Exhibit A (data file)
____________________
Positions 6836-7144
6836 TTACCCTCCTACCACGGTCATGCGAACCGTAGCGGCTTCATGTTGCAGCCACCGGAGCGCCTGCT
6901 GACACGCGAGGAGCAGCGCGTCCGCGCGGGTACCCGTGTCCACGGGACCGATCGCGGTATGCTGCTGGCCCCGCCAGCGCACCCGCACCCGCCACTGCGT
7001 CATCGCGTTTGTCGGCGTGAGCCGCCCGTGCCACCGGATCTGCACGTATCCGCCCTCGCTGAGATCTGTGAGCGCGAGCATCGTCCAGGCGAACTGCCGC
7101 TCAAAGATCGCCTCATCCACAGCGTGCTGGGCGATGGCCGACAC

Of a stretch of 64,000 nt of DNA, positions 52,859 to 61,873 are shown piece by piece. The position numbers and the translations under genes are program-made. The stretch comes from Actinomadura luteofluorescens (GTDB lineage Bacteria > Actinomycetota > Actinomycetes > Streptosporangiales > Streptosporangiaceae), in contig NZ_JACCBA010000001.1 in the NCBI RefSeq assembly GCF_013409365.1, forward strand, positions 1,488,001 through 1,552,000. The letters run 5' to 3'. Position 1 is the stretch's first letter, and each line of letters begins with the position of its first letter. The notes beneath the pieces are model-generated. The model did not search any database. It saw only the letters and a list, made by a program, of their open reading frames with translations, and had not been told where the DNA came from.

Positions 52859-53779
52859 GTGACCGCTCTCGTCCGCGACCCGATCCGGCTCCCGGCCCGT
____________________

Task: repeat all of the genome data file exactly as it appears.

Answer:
Positions 6836-7144
6836 TTACCCTCCTACCACGGTCATGCGAACCGTAGCGGCTTCATGTTGCAGCCACCGGAGCGCCTGCT
6901 GACACGCGAGGAGCAGCGCGTCCGCGCGGGTACCCGTGTCCACGGGACCGATCGCGGTATGCTGCTGGCCCCGCCAGCGCACCCGCACCCGCCACTGCGT
7001 CATCGCGTTTGTCGGCGTGAGCCGCCCGTGCCACCGGATCTGCACGTATCCGCCCTCGCTGAGATCTGTGAGCGCGAGCATCGTCCAGGCGAACTGCCGC
7101 TCAAAGATCGCCTCATCCACAGCGTGCTGGGCGATGGCCGACAC

Of a stretch of 64,000 nt of DNA, positions 52,859 to 61,873 are shown piece by piece. The position numbers and the translations under genes are program-made. The stretch comes from Actinomadura luteofluorescens (GTDB lineage Bacteria > Actinomycetota > Actinomycetes > Streptosporangiales > Streptosporangiaceae), in contig NZ_JACCBA010000001.1 in the NCBI RefSeq assembly GCF_013409365.1, forward strand, positions 1,488,001 through 1,552,000. The letters run 5' to 3'. Position 1 is the stretch's first letter, and each line of letters begins with the position of its first letter. The notes beneath the pieces are model-generated. The model did not search any database. It saw only the letters and a list, made by a program, of their open reading frames with translations, and had not been told where the DNA came from.

Positions 52859-53779
52859 GTGACCGCTCTCGTCCGCGACCCGATCCGGCTCCCGGCCCGT